In Massachusetts, the debate over privatization — to the extent it’s been debated at all — revolves around competing views of school reform. Those pushing privatization argue that public education is failing and that students should be given public funding for alternatives to the schools in their local districts. Those pushing back against it believe that public education, which began in Massachusetts in 1644, is a sacred value, helping to cultivate an educated citizenry — a cornerstone of democracy, as Thomas Jefferson used to say.
In many poorer districts across the United States, voters and policy makers have found the privatization argument compelling. In some cities with long-struggling school districts, like New Orleans and Detroit, charter school networks have expanded with few limits and no appreciable increase in student performance.
Arguments for privatization in Massachusetts run up against strong support for school districts that are among the most competitive in the country. The state consistently is ranked number one in school performance in the U.S. Although Boston schools are not ranked as high in student performance as many of its surrounding suburbs — one of the stumbling blocks in the Boston school desegregation case — Boston is widely regarded as having the best school system of any large U.S. city.
The organization pushing Question 2, Great Schools Massachusetts, repeatedly used “failing public schools” as a blanket term to describe district schools. Yet the resounding defeat of the pro-charter expansion campaign suggests that a majority of the state’s residents have faith in the public school systems here, even as they differ on how to make things better.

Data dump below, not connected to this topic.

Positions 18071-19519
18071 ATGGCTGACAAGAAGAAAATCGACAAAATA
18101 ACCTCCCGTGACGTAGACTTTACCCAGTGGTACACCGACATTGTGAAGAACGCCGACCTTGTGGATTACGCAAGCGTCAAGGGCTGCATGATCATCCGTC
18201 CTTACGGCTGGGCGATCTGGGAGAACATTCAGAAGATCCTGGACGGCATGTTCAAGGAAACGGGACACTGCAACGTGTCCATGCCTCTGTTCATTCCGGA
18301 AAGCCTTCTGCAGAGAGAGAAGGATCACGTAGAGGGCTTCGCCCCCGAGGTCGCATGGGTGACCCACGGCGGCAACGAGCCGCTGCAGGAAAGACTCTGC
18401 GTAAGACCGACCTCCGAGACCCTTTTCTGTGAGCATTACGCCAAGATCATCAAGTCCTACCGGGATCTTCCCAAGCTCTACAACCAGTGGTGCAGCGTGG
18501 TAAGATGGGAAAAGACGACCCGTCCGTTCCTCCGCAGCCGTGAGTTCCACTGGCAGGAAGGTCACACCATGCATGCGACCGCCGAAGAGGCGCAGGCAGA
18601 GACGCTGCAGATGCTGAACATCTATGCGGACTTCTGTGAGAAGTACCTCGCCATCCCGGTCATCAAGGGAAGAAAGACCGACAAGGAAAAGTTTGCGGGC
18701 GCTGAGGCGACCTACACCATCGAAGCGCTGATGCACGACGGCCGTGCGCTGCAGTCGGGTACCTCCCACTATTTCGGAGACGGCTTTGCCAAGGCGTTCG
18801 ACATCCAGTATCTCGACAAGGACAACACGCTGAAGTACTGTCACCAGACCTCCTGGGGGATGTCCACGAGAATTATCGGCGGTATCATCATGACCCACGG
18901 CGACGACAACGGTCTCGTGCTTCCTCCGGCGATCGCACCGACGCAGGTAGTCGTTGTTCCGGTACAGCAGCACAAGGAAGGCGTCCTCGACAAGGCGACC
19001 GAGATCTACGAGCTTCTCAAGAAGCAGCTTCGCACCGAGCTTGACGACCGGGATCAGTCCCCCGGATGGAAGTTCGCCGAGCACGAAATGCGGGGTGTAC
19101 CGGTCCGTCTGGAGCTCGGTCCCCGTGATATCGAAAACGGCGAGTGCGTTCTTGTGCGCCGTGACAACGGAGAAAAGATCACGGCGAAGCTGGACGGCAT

The “system is broken” argument didn’t fly with voters, but it’s clear that there are schools in Boston that are failing, if you compare them to the state’s performance metrics. Level 5 schools like the Dever Elementary School and Up Academy Holland are where privatization efforts have gained a foothold, yet with little appreciable benefit to the students. Scores on standardized tests at both schools have remained low. At the Dever — now managed by Blueprint Schools Network, a firm that never before has run a school — a $1.3 million management contract and an additional $585,000 in state grants have failed to effect any appreciable change in student performance. The school has cycled through five principals in a two-year period, according to a report in the Boston Globe.
Given Boston’s checkered history with privatization schemes, it’s unlikely parents will support any plans hatched in Washington — or Trump Tower — to promote vouchers here.
“It’s about public control and transparency,” said Megan Wolf, a member of the Boston group Quality Education for Every Student. “Parents value a system that’s publicly accountable and publicly controlled, not just publicly funded.”